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On wikipedia it mentions "To correct this issue, there have been proprietary advancements within custom IP stacks which allow for healing of stateful protocols where it is required.". Do you know of any open source solutions that can heal changing stateful protocols like TCP anycast? –  CMCDragonkai May 20 at 7:28
@CMCDragonkai The wording you cite is misleading. It gives the impression there is some state, which can be healed through some process. But the issue is that at some point the packets are delivered to a destination which has none of the state to handle them. You could conceivably fake some state at the TCP layer, but state at all layers above is missing as well which would include SSL. So this mythical healing would include a reliable SSL MITM-attack which works without even seeing the key exchange. –  kasperd May 20 at 7:55
@CMCDragonkai You can't reconstruct the state out of nothing. So you need to get the state and the packet to be processed to the same place. Live replication of state across locations is slow, complicated, and to a large extent defeats the load balancing. Migration of state once routing has changed is slow, complicated, and prone to inconsistencies when nodes cannot agree on which node's state is the most up-to-date version. When the state cannot move to packet, the packet needs to move to the state. That's what the first half of my answer describes. –  kasperd May 20 at 8:01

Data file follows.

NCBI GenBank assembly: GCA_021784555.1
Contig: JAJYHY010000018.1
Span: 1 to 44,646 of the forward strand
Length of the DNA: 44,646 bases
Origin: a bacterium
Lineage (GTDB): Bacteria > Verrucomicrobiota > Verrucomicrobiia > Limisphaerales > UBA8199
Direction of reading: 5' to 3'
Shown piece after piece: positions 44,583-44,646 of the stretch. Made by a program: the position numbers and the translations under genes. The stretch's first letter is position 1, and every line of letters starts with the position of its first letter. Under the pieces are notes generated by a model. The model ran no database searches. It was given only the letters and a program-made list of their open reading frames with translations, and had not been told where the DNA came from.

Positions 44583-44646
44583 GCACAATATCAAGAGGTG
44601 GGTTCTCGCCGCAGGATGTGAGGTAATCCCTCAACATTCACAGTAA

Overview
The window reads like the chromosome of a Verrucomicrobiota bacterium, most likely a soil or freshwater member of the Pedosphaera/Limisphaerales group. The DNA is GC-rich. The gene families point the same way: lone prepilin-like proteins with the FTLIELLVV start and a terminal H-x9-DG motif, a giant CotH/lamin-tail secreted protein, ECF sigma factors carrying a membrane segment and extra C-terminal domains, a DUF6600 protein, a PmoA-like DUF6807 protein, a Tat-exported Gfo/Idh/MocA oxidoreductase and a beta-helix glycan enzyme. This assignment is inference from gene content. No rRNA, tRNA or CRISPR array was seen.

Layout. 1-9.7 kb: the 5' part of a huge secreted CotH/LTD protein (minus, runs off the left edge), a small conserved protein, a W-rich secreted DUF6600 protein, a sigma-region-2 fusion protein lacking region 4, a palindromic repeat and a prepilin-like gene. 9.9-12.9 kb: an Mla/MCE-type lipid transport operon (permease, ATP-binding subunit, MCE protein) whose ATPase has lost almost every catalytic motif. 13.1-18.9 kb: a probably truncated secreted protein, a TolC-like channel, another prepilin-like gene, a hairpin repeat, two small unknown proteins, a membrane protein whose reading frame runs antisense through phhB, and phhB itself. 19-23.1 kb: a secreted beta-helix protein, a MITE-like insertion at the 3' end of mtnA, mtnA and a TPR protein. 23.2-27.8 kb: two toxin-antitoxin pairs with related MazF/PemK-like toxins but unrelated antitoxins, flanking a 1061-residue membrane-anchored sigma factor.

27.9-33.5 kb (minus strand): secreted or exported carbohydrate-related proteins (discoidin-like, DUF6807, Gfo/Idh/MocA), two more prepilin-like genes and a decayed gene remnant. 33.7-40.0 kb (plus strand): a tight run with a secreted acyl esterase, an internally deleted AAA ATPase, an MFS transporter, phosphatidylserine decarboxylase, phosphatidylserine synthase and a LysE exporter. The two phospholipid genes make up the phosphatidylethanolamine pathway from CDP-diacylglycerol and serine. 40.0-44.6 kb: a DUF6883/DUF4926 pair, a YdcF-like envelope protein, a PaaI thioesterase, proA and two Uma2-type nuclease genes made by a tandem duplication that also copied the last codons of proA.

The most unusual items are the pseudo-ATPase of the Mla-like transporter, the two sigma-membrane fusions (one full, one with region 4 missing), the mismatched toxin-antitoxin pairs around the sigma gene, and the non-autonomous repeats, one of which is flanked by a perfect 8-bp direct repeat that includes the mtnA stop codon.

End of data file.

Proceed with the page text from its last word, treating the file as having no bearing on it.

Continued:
That makes sense, so healing of TCP is a bit of a pipedream then. Anycast then should really only be used for stateless connections, or at very least very short sessions in stateful connections. –  CMCDragonkai May 20 at 8:04